Modifying App to connect to the database

Now that we understand how database connections work, we can modify our App struct to point to a Database.

// ... snip ...

type App struct {
	Config   *Config
	Database *db.Database

// ... snip ...

func New() (app *App, err error) {
	// ... snip ...

	dbConfig, err := db.InitConfig()
	if err != nil {
		return nil, err

	app.Database, err = db.New(dbConfig)
	if err != nil {
		return nil, err

	return app, err

func (a *App) Close() error {
	return a.Database.Close()

Notice the new Close method for the App? This makes sure that any connections our App has are closed when the App is. In our serve.go file we will make a small update that simply is defer a.Close(). Lastly, when we instantiate a new Context we will have a pointer to the App's Database connection.

Declaring Data Models

In our existing models folder, we will create two new files: user.go and todo.go.

// ... snip ...

type User struct {

	Email          string
	HashedPassword []byte
// ... snip ...

type Todo struct {

	Name string
	Done bool

	User   User
	UserID int

By using gorm.Model we will get some fields by default. You can read more about it here.

Database methods

There are a few database methods we will want to create to help us interact with our data models.

  • GetUserByEmail
  • CreateUser
  • GetTodoById
  • GetTodosByUserId
  • CreateTodo
  • UpdateTodo
  • DeleteTodoById

In our db directory, we can create two new files user.go and todo.go. It's good practice to separate your code into different files depending on the use or model in this case.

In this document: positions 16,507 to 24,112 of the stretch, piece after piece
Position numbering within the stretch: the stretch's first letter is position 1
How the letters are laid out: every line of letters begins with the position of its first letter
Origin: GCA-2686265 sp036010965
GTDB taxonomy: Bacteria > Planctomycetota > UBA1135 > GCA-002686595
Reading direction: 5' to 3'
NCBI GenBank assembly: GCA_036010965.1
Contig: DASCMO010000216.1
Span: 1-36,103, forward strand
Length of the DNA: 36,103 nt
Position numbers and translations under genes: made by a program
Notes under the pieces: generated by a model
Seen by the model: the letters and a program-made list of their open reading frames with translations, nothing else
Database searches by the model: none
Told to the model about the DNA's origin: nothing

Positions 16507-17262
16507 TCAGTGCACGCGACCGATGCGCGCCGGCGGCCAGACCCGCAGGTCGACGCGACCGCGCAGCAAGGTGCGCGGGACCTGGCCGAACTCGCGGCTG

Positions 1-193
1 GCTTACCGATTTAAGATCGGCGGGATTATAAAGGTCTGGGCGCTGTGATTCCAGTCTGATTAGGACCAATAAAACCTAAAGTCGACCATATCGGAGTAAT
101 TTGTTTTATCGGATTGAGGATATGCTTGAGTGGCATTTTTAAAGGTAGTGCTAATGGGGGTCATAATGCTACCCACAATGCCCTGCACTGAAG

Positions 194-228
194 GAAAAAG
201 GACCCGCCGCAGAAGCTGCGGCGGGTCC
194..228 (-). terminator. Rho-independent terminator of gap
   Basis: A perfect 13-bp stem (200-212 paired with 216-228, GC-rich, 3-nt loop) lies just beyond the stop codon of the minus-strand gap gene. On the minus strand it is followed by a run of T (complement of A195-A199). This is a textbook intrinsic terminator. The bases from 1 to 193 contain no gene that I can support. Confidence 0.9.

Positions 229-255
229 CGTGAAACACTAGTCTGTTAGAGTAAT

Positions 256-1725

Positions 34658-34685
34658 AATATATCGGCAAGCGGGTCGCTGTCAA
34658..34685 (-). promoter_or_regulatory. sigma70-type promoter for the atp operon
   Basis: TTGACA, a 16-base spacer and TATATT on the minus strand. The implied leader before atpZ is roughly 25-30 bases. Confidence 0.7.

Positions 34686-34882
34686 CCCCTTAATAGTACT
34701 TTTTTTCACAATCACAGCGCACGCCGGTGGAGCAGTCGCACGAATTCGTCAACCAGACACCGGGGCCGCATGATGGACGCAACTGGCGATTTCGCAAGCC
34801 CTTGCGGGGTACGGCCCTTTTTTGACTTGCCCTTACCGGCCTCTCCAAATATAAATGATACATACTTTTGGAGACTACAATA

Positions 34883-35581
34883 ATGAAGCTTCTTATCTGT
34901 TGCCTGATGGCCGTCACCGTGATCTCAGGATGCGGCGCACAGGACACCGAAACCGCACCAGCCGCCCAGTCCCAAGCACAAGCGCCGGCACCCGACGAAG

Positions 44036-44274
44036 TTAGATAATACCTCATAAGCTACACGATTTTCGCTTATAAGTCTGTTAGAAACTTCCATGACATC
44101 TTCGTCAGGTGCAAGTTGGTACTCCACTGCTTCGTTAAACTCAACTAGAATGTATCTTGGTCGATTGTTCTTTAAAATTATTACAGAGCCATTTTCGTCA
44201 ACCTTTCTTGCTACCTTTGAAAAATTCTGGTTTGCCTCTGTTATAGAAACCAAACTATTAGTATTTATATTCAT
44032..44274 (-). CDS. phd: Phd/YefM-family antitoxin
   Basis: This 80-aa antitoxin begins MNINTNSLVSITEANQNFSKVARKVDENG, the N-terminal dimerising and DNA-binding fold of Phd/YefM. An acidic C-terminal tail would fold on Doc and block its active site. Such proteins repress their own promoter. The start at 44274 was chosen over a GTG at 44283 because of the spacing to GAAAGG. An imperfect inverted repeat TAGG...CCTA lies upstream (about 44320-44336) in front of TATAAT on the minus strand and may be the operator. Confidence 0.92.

// ... snip ...

func (db *Database) GetUserByEmail(email string) (*model.User, error) {
	var user model.User
	return &user, errors.Wrap(db.First(&user, &model.User{Email: email}).Error, "unable to get user")

func (db *Database) CreateUser(user *model.User) error {
	return db.Create(user).Error

func (db *Database) GetTodoById(id uint) (*model.Todo, error) {
	var todo model.Todo
	return &todo, errors.Wrap(db.First(&todo, id).Error, "unable to get todo")

func (db *Database) GetTodosByUserId(userId uint) ([]*model.Todo, error) {
	var todos []*model.Todo
	return todos, errors.Wrap(db.Find(&todos, model.Todo{UserID: userId}).Error, "unable to get todos")

func (db *Database) CreateTodo(todo *model.Todo) error {
	return errors.Wrap(db.Create(todo).Error, "unable to create todo")

func (db *Database) UpdateTodo(todo *model.Todo) error {
	return errors.Wrap(db.Save(todo).Error, "unable to update todo")

func (db *Database) DeleteTodoById(id uint) error {
	return errors.Wrap(db.Delete(&model.Todo{}, id).Error, "unable to create todo")

Our methods are short and concise; this is one of the benefits of using an ORM. Notice how we don't do any validation here? Our database should be "dumb" in the sense that all it needs to worry about doing is interacting with the database. All this business logic of validating user emails, checking that only the user who created the TODO can view it, or anything else like this should be handled in the app directory.

Part 4 will cover how to create methods for handling business logic as well as database migrations. For now, you can update serve.go with this little snippet if you want to play around with your database:

// ... snip ...

var serveCmd = &cobra.Command{
	Use:   "serve",
	Short: "serves the api",
	RunE: func(cmd *cobra.Command, args []string) error {
        // ... snip ...
		var wg sync.WaitGroup

		go func() {
			defer wg.Done()
			defer cancel()
			serveAPI(ctx, api)
        // start new
        a.Database.AutoMigrate(&model.User{}, &model.Todo{})
        a.Database.CreateUser(&model.User{Email: "foo@example.com"})
        // end new

		return nil

Then you can use the psql command to look at the tables. In the next part we will go over proper migrations and how to interact with these database methods we created from our App.

View all the code for this part here.

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Go Web Application Structure - Part 3 - The Database